Monday, 20 July 2009

Avoid trouble: Cycle the party leader

One of the things we do in our game sessions is cycle the party leader. If the party leader changes during a game session, it's reducing the likelihood of bad leadership screwing things up, not to mention how it reduces players sending each other off to take stupid risks instead of thinking them through themselves (because they won't stay as party leader for long). It also helps limit the effect disruptive players can have on the group as a whole.

At the start of every session, I have all the players dice to become leader. This involves all of them rolling a d20 with the player with the highest roll becoming the leader. This is similar to what happens when we find treasure that more than one player wants that cannot be divided between them, in that circumstance, the players who want the item dice for it. A tied top result leads to a reroll for the players who are tied as they dice against just each other.

Party leader gets final say on any decision that needs to be made, but because of the nature of the cycling, the players tend to ask for input from others. The last thing they want is to cause trouble for the other players as it won't be long until they are subject to another's leadership - perhaps even the player in question.

So when does the leader get cycled? Simple. After every combat, cycle the party leader by moving either clockwise, or anticlockwise, away from the current party leader. We always rotate anticlockwise in our game sessions, but so long as you pick one direction and stick to it, it will not matter which way you go.

As an aside, we also use a house rule that means the monsters will always go for the party leader in battle (if they can) which leads to interesting tactical situations. The party scramble to protect their leader (whoever it is). Particularly dangerous for the party mage (although now he's fourth level and has mirror image he has some room to breathe now) but on the plus side it encourages team work and helps the group gel as a whole.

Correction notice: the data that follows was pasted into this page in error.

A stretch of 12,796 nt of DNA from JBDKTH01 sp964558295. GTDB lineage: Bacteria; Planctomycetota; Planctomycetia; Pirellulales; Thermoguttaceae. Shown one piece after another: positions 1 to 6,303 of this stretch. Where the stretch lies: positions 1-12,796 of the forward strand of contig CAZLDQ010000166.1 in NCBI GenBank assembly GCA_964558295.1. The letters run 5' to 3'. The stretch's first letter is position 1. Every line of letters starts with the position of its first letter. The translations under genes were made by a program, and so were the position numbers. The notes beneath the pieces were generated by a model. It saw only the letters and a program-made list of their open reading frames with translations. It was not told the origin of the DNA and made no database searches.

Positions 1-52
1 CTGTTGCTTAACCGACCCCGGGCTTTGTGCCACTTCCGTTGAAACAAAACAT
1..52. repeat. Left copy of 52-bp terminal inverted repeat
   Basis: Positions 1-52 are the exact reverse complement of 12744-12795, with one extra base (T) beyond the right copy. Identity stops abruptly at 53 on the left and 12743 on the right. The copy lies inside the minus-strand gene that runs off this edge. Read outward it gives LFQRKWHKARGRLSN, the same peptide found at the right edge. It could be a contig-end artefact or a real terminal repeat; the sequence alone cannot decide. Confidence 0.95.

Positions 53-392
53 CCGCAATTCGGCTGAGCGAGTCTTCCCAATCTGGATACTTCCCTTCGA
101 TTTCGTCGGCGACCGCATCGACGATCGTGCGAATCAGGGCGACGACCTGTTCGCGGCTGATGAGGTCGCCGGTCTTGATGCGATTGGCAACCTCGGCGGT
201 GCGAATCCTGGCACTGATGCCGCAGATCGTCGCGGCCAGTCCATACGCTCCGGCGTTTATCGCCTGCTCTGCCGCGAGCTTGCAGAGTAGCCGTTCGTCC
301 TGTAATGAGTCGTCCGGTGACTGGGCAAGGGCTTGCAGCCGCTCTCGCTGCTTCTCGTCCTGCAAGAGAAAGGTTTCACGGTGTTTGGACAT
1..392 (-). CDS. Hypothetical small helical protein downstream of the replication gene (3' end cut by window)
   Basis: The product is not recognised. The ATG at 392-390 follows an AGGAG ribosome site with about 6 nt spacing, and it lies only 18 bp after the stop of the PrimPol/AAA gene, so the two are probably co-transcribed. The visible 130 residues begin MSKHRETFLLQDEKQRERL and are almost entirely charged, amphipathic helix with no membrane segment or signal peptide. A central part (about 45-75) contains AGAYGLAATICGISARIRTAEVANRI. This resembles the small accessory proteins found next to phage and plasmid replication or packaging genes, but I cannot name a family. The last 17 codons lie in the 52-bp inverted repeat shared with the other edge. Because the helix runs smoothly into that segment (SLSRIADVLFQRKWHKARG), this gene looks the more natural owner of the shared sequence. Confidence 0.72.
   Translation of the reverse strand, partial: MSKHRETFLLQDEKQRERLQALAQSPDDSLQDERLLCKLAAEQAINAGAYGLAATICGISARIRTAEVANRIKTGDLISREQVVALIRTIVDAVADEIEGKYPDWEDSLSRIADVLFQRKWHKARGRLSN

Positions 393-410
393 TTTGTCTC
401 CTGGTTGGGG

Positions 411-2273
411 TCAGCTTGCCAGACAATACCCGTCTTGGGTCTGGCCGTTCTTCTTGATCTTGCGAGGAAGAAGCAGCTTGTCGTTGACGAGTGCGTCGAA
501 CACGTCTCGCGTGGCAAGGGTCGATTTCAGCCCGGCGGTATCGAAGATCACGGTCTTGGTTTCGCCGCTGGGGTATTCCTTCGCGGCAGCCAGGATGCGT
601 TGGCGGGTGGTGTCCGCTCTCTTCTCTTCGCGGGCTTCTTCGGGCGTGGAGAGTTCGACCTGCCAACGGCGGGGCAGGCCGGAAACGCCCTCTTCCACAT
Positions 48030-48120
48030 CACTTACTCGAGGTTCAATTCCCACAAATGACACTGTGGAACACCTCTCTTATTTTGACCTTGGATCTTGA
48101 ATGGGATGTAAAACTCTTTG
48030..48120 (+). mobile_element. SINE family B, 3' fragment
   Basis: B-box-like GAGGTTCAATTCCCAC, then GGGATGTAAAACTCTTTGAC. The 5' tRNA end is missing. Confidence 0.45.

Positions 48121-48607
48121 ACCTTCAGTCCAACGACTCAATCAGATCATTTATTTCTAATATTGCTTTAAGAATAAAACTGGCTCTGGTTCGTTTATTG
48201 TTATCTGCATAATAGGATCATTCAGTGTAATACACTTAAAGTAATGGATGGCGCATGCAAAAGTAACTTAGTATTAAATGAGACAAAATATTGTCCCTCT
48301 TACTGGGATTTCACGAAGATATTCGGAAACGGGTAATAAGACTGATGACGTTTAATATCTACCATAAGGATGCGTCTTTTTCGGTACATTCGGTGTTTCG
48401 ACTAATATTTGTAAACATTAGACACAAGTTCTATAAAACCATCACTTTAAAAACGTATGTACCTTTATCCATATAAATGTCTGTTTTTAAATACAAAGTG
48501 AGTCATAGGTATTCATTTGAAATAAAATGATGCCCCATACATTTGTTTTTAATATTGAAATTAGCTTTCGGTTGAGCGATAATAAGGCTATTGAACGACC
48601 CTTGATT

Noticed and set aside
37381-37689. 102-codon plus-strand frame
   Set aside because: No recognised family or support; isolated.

Noumenon said...

Your post seems to assume there will be a "party leader" in the first place -- which your second house rule would seem to dictate there shouldn't be. Why not just scrap both rules?

The Recursion King said...

The party leader role is a valuable one - it keeps play moving by stopping decision dead locks caused by disagreement amongst the players. There are many more decisions to be made in an adventure than just who gets what treasure.

jamused said...

That seems very weird and "game-y" to me. It seems to assume that the characters are just tokens the players push around. We roleplay that stuff, with players who don't want to take the leader role creating characters that wouldn't want it, while the rest of the players have the characters decide amongst themselves as the situation warrants.

The Recursion King said...

We are talking about playing a game, after all, perhaps something that gets lost in all the high level theorising that goes around the RPG blogs?

We've played this way for something like six months now and no one has ever complained. You could think of it as rotating the 'caller' if you preferred.

jamused said...

I don't think it's a particularly theoretical concern. In our games it would seem very strange if the nobleman who was bankrolling the expedition suddenly yielded party leadership to the greedy self-serving rogue, and then him to the thick-as-a-brick hired muscle. And if it's not party leadership in the sense that the characters are aware of (just the "caller") then it seems even stranger that the monsters can sense it and act on it.

The Recursion King said...

All of which are fair points. If you don't like a house rule, you don't have to use it, I promise not to turn up at your next session and force it upon you ;-)